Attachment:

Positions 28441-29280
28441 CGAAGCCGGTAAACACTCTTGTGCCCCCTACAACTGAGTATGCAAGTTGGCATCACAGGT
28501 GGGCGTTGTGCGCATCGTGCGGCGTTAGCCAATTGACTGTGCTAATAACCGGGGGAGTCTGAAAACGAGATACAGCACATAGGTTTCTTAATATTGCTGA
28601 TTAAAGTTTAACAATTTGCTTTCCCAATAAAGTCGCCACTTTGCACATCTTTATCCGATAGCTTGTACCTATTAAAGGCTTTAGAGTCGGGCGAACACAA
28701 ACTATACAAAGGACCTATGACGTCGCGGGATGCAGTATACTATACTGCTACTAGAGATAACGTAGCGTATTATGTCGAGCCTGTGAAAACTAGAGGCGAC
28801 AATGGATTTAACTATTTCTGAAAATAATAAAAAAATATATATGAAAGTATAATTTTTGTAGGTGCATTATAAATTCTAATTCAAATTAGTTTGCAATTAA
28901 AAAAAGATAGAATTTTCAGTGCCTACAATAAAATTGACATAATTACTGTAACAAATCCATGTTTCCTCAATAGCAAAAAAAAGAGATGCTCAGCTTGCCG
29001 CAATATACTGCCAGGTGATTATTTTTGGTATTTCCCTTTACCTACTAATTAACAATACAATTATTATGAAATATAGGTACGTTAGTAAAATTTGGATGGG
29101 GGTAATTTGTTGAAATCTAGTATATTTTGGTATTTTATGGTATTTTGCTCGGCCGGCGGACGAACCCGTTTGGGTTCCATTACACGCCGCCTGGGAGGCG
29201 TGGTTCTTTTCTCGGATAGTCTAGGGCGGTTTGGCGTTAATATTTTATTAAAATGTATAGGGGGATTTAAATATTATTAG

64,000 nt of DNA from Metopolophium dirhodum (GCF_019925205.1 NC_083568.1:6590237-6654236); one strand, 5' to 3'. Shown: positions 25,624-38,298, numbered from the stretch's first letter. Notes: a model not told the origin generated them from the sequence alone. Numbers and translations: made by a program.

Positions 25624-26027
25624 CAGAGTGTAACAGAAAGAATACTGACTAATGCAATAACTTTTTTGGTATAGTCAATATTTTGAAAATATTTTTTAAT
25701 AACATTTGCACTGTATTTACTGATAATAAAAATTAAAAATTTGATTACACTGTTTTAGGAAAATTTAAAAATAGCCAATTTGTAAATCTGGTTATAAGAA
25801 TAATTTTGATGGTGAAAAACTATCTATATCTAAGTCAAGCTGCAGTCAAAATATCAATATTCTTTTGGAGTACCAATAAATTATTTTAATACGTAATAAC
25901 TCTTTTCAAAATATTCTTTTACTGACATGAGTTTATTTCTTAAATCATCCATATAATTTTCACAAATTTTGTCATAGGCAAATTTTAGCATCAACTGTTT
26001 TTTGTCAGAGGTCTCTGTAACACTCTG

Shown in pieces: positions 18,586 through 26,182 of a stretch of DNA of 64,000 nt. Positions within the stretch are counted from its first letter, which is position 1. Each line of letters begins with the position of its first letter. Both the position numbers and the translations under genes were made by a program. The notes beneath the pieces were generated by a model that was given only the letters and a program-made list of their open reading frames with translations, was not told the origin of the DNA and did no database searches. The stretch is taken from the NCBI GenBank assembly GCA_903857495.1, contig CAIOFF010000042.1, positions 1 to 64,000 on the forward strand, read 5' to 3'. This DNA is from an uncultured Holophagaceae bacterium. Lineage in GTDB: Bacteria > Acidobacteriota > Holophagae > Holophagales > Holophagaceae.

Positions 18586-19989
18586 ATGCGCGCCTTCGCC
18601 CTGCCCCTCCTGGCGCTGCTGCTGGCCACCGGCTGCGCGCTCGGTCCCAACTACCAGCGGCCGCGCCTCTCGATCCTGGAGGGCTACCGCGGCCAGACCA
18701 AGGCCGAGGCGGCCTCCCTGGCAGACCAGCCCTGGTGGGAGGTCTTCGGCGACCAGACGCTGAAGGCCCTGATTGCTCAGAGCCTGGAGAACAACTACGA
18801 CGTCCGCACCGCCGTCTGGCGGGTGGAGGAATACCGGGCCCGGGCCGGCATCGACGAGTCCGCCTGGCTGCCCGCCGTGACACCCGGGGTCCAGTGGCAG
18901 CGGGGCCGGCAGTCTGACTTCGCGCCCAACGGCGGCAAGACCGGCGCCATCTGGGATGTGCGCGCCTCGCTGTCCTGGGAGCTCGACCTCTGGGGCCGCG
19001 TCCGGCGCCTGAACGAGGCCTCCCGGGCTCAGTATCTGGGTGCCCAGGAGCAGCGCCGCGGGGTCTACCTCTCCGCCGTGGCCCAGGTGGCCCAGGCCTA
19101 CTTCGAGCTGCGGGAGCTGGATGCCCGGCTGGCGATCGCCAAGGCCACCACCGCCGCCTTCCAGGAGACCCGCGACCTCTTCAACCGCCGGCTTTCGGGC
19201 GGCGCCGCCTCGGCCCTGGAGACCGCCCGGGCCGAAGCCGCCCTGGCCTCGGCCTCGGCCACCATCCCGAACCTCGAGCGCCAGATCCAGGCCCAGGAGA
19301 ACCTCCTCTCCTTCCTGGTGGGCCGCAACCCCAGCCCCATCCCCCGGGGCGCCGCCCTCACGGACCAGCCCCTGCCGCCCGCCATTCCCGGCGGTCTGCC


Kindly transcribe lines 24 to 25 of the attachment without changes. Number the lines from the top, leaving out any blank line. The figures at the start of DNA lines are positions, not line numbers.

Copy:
18901 CGGGGCCGGCAGTCTGACTTCGCGCCCAACGGCGGCAAGACCGGCGCCATCTGGGATGTGCGCGCCTCGCTGTCCTGGGAGCTCGACCTCTGGGGCCGCG
19001 TCCGGCGCCTGAACGAGGCCTCCCGGGCTCAGTATCTGGGTGCCCAGGAGCAGCGCCGCGGGGTCTACCTCTCCGCCGTGGCCCAGGTGGCCCAGGCCTA